Over the coming weeks leading up to the NFL draft, I will be breaking down top prospects at various positions to give you the best idea of the player your favorite team takes on draft day, the best time of the year. Today, a look at former Nevada quarterback Colin Kaepernick.
Colin Kaepernick is one of the draft's fastest rising players. Once considered a mid-round project, there is now speculation that he could be taken in the bottom end of the first round. He's definitely a lock for the second round. Does he deserve it?
It's a treat to watch Kaepernick throw the football with seemingly such ease. There are some strong arms in this class, but his may be a cut above the others. Flicking a pass 60 yards downfield isn't an issue for him. He reportedly had the Manning brothers "giggling" at their quarterback camp the two hold each summer.
The former Wolfpack is one of the most athletic quarterbacks in the draft that boasts a class with Cam Newton and Jake Locker. He is fluid when running and shows a second gear, most notably in a game against Fresno State, finishing the day with 156 rushing yards and two rushing touchdowns.
Kaepernick doesn't fall prey to the "mobile but inaccurate" group. He throws a catchable ball in nearly any circumstance. He is accurate on the run and shows good timing on "out" routes.
He shows a good internal clock and gets the ball out of his hand quickly. The numbers back up the tape with Kaepernick being sacked just 10 times in 359 pass attempts.
Believe it or not, he is one of the most successful college players in history in regards to statistics. He is the first and only player in FBS history to have three consecutive years with at least 2,000 yards passing and 1,000 yards running. In his career, he totaled 140 touchdowns and just under 14,000 yards of total offense. This occurred throughout his ultra-experienced career at Nevada, starting all four years and 50 total games.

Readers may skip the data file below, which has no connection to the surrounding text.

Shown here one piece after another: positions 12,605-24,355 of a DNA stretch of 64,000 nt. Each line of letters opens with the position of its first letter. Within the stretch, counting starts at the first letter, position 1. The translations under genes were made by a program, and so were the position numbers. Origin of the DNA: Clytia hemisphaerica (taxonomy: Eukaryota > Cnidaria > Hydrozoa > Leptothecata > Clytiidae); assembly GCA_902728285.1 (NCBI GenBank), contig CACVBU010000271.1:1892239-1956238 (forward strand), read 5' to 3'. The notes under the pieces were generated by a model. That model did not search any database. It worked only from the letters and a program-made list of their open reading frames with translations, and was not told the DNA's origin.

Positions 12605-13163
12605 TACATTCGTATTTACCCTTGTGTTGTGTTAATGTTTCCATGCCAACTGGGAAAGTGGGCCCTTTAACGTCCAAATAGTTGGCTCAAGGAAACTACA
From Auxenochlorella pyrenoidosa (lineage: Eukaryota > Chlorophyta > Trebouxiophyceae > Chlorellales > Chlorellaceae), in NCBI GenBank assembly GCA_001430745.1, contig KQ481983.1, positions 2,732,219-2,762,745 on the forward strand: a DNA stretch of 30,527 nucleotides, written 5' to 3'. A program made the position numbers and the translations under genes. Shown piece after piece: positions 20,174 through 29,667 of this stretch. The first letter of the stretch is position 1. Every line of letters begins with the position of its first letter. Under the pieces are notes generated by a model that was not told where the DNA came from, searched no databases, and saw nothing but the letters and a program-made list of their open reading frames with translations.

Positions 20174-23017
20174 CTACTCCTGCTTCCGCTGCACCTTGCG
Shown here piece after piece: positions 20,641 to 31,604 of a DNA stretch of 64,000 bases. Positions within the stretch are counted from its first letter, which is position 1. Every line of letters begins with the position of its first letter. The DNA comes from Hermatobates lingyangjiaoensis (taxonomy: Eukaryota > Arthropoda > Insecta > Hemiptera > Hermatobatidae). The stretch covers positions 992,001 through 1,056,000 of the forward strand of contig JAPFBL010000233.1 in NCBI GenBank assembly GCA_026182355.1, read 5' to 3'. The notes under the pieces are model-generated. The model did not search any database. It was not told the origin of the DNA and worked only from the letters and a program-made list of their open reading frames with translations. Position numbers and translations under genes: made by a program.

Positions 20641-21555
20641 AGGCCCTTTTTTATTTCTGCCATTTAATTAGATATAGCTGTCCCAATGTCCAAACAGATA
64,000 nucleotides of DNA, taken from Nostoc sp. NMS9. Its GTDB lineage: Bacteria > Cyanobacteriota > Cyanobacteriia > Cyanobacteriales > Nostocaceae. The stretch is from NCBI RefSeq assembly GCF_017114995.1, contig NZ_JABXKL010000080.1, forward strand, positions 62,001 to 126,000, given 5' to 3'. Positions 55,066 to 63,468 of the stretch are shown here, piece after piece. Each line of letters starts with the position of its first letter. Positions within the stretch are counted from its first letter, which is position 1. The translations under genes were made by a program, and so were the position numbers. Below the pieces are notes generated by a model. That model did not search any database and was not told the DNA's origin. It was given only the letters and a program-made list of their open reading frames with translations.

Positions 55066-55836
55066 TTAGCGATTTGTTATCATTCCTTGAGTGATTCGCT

Adding to his resume, Kaepernick is a high-character person and a leader. He brought his team from a 24-7 deficit to eventually upset Bosie State in overtime. The game may be remembered for Bosie's loss and Kyle Brotzman's two missed kicks, but Kaepernick showed the ability to rally a team.
He looks like Gumby. He did weigh in at 233 pounds but looks extremely skinny—especially for a running quarterback. I question if he'll be able to hold up in the NFL with his build. He was durable in college but the pros are, of course, a different level.
I question his ability to read a defense. He is too careless with his passes. The stats may not back that thought up, but he turns the ball over far to often in the red zone. A college red zone is as close to a simulation to the NFL as you're going to find. Windows are small and decisions have to be made quickly.
He threw an interception right before halftime against Hawaii, throwing across his body while on the run. He got picked against Fresno State, throwing a five-yard out too late and allowing the cornerback to get in front of it.
Mechanically, his throwing motion has been a widely discussed issue. His windup in his throwing motion isn't as bad as some have made it out to be, it certainly isn't of the Byron Leftwich variety, but it is there.
Like a lot of quarterbacks, Kaepernick won't be able to play in the same offense he did in Nevada. Chris Ault installed a pistol and veer offense with Kaepernick never taking game snaps from under center.
Where will he end up? If his speculated rise is true, Seattle at No. 25 makes sense. His strong arm isn't required for the team's West Coast, but his ability to get outside of the pocket is huge in a system that uses a lot of rollouts. In my mock, I have him going 34th to the 49ers. San Francisco clearly needs a QB with Alex Smith turning in another poor year.
Kaepernick's measurables are definitely interesting, but I can't buy into the hype of him being worthy of a first round pick. He still needs to show he can be as competent above the shoulders if he is going to want to succeed.